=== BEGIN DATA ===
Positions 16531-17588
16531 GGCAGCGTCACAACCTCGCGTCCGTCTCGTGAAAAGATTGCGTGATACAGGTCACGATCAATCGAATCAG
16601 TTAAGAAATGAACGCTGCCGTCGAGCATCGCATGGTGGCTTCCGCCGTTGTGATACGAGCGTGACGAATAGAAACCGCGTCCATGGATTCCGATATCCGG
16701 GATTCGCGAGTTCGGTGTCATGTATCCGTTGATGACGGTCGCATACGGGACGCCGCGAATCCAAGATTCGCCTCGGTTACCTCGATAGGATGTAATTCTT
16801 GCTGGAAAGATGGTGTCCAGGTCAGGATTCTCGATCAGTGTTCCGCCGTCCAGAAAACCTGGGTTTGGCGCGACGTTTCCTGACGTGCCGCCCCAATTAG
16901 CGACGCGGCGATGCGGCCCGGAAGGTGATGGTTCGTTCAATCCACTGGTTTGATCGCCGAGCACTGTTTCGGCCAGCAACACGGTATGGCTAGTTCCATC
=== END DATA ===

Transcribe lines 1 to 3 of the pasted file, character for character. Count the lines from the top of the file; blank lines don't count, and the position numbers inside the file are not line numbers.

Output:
Positions 16531-17588
16531 GGCAGCGTCACAACCTCGCGTCCGTCTCGTGAAAAGATTGCGTGATACAGGTCACGATCAATCGAATCAG
16601 TTAAGAAATGAACGCTGCCGTCGAGCATCGCATGGTGGCTTCCGCCGTTGTGATACGAGCGTGACGAATAGAAACCGCGTCCATGGATTCCGATATCCGG